NASA will unveil potential future landing sites for a human return to the surface of the moon, and you can watch the briefing on Space.com today (Aug. 19), or directly on the space agency's website.
NASA is serious about getting humans back to the moon this decade and has already worked out the most convenient landing sites that will be targeted by the Artemis 3 mission in 2025.
The agency will reveal the candidate landing sites in a briefing today (Aug. 19) at 2 p.m. EDT (1800 GMT), NASA said in a statement (opens in new tab). NASA and its partners plan to land near the lunar south pole, where water ice is believed to exist in permanently shadowed craters. The region also presents interesting opportunities for scientific exploration including astronomical observations from the surface of the moon.
Related: NASA's Artemis 1 moon mission: Live updates
"Each of the selected regions, from which specific landing sites could be selected, is of scientific interest and was evaluated based on terrain, communications, and lighting conditions, as well as ability to meet science objectives," NASA said in the statement. "NASA will engage with the broader science community in the coming months to discuss the merits of each region."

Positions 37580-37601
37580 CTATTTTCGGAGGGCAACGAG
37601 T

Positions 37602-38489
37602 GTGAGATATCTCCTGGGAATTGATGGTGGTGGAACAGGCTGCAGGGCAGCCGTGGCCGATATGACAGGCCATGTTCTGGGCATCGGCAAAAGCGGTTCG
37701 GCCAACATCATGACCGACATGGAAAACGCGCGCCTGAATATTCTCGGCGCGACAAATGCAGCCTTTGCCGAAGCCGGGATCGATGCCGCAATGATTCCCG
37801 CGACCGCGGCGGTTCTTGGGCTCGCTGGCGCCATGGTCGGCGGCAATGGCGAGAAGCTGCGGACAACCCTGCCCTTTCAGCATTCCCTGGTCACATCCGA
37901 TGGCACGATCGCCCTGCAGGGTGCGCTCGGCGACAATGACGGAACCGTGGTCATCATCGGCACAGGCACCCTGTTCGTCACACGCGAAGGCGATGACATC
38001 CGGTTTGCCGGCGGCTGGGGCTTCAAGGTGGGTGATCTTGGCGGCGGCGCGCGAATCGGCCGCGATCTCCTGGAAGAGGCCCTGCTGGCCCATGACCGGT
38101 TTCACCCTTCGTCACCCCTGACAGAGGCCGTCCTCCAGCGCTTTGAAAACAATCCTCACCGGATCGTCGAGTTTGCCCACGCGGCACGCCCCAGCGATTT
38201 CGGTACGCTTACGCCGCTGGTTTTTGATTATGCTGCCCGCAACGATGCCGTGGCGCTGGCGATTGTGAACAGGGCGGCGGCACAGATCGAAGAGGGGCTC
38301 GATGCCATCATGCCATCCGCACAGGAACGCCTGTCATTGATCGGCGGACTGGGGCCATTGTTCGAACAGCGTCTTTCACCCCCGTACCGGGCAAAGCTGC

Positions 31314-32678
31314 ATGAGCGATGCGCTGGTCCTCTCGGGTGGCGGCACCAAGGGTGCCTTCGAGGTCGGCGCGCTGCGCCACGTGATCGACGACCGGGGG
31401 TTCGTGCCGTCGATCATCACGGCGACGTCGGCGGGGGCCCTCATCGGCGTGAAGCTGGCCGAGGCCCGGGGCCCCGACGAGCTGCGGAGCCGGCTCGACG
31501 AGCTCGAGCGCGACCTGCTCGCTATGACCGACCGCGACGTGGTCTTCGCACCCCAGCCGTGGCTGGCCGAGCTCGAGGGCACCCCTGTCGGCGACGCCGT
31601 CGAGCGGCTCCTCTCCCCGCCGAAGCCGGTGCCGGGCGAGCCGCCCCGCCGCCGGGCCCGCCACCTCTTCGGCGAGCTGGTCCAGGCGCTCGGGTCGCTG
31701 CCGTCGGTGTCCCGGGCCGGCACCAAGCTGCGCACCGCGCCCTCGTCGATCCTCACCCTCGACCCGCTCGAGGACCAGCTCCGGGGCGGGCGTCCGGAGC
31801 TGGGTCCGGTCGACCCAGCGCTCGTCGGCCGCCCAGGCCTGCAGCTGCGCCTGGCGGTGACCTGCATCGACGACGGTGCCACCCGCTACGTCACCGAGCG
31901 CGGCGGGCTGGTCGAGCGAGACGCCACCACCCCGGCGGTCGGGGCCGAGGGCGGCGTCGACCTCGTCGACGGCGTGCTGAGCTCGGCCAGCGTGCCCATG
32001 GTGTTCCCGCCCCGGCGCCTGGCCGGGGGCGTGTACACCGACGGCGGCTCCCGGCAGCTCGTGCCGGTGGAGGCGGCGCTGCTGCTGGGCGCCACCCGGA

If successful, the landing will mark the first time since the Apollo 17 mission in 1972 that humans will have set foot on Earth's celestial companion. The ambitious Artemis program aims not only to put the first woman and the first person of color on the moon's surface, but also to establish a permanent human presence on the moon and in its orbit.
The first step of the Artemis program is set to take place later this month with the uncrewed test flight of NASA's Space Launch System rocket, which will lift an empty Orion crew capsule for a round-trip to the moon and back to test a variety of critical technologies. If successful, the mission, called Artemis 1, will pave the way for the first human lunar round trip in 2024 and the subsequent landing in 2025.
NASA already selected SpaceX to build the landing system to take astronauts from the lunar orbit to the moon's surface as part of the Artemis 3 mission.
Later in the decade, NASA and its partners (the European Space Agency, the Canadian Space Agency and the Japan Aerospace Exploration Agency), plan to establish a permanent space station orbiting the moon, called Gateway, and eventually a base on the moon's surface.
In the future, missions to Mars may be taking off from the moon instead of from Earth to reduce the cost and technical complexity of these launches.
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